13 JPEG image of title page, if available
14 Manuscript Holdings

consulted: websites: University of Northern Colorado University of Miami University of Texas at Austin Swarthmore College Universities of Alaska Library of Congress ** The most likely location is the Library of Congress, which has a James A. Michener Collection off-site ***

15 Other (typograpical information from title page, etc.)

The chapter illustrations depict scenes typical of the chapter's content (i.e. the first chapter illustration shows volcano's errupting, and the first chapter is about the formation of Alaska).

Assignment 2: Publication and Performance History
1 Did the original publisher issue the book in more than one edition? If so, briefly describe distinguishing features of each (illustrations, cover art, typography, etc.); if not, enter N/A
Other editions: Michener, James. Alaska 1rst ed. New York: Random House, 1988 868 p. : 2 col. maps ; 25 cm. **specially bound and signed by the author, numbered 1-1000***
2 JPEG image of cover art from one subsequent edition, if available
3 JPEG image of sample illustration from one subsequent edition, if available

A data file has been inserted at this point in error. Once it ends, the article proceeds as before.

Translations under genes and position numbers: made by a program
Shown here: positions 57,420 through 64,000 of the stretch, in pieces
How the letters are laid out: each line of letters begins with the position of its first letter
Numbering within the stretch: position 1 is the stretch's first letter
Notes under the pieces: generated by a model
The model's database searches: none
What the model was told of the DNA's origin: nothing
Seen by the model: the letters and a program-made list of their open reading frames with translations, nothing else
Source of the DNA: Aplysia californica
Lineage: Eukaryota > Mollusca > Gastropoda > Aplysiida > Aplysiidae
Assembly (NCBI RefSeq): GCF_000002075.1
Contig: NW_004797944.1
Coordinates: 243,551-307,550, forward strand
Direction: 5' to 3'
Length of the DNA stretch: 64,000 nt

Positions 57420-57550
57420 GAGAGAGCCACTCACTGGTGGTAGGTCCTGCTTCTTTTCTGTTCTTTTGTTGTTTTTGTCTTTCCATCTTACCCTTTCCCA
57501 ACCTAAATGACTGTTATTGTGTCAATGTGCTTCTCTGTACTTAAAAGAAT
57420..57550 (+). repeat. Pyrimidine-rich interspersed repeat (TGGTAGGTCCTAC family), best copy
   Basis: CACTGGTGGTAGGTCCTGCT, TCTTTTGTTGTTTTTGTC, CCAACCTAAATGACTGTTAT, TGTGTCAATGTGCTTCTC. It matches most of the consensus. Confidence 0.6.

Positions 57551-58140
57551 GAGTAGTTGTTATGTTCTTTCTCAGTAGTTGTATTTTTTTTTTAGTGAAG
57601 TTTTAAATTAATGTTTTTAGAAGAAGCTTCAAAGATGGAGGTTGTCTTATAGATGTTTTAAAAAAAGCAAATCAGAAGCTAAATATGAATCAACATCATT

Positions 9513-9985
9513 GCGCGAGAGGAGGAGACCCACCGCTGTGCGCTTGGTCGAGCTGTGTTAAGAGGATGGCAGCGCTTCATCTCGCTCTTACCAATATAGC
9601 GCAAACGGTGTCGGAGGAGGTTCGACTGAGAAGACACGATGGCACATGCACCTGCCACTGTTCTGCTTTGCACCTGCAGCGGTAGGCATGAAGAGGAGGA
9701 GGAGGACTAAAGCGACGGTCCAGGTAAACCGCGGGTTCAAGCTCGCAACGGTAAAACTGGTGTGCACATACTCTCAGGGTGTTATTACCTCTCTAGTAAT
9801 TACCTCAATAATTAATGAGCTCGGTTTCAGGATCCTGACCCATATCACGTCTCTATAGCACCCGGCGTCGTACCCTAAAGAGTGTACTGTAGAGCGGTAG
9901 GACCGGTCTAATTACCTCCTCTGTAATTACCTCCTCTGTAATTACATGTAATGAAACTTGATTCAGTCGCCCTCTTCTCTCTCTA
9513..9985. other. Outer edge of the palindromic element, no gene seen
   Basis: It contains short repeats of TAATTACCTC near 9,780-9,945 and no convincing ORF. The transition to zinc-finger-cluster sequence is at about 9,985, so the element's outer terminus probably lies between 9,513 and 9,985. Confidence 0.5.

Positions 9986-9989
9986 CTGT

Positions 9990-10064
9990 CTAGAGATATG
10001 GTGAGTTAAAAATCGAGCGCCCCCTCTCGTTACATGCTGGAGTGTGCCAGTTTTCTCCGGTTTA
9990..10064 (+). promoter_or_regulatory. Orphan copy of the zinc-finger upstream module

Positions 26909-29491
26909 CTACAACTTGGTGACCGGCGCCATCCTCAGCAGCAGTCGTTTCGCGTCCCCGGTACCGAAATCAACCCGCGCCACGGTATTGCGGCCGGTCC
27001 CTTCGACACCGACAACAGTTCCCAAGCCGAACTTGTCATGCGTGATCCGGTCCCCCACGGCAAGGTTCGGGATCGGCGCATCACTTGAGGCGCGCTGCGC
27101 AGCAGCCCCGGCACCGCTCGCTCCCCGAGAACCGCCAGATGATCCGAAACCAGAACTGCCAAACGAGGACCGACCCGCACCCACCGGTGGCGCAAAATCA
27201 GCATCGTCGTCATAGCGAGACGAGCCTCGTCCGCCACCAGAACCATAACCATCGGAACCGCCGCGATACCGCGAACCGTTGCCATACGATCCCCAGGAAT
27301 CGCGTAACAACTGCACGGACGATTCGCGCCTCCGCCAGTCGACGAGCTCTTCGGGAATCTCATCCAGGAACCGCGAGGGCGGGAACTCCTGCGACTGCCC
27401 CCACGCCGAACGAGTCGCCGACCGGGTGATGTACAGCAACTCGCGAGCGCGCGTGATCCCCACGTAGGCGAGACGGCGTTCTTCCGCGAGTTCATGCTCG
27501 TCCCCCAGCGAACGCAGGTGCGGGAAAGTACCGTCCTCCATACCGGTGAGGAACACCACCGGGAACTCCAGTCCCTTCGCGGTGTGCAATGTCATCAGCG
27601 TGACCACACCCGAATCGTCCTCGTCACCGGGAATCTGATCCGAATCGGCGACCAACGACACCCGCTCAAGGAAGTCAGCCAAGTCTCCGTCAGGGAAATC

4 How many printings or impressions of the first edition?
First printing: 800,000 copies. 1000 signed and numbered special editions further printings unknown
5 Editions from other publishers? If so, list their dates and publishers; if not, enter N/A
Other editions include translations described in number 13. "Alaska" Guild Publishing, 1988. London. 915 p. ; 25 cm. "Alaska" Mandarin, 1997. London. 1274 p. ; 18 cm. "Alaska" ECON, 1990. Dusseldorf, New York. 910 p. :2 maps ; 24 cm. "Two Complete Novels" Wings Books, 1993. New York. 1528 p. : 25 cm. "Alaska" ECON, 1990. Dusseldorf, New York. 910 p. : 2 maps ; 24 cm. "Reader's Digest condensed books: volume 2, 1989" Reader's Digest Association, 1989. Pleasantville, New York. 574 p. : ill. (some col.) ; 20 cm. "Alaska" Secker & Warburg, 1988. 640 p. "Alaska" Ballantine Books, 1988, 1989. New York. 1073 p. : 2 maps ; 18 cm. (paperback)
6 Last date in print?
As of 1999, "Alaska" is still in print in the following editions: Michener, James. "Alaska" Random House Inc., 1988. Status: Active Record. Michener, James. "Alaska" Fawcett Book Group*, 1989. Status: Active Record. (Fawcett Book Group published as Ballantine Books)
7 Total copies sold? (source and date of information?)
N/A
8 Sales figures by year? (source and date of information?)
Sales for the year 1988: source: Publisher's Weekly March 10, 1989. copies sold: 795,429.
9 Advertising copy (transcribe significant excerpts, briefly identify where ads were placed)
Advertisement from Publisher's Weekly, January 8, 1988. MICHENER / James A. Michener / ALASKA / "In the record-shattering tradition of Hawaii, Centennial, and Texas, America's Greatest storyteller gives us a 1,100 page novel as monumental as its subject: America's 49th and most ruggedly romantic state. June. $22.50 (0-394-55154-0). Delux limited edition $100 (0-394-56981-4) * A book-of-the-month club main selection * Major print advertising * Author/Syndicated Video tours * Floor display"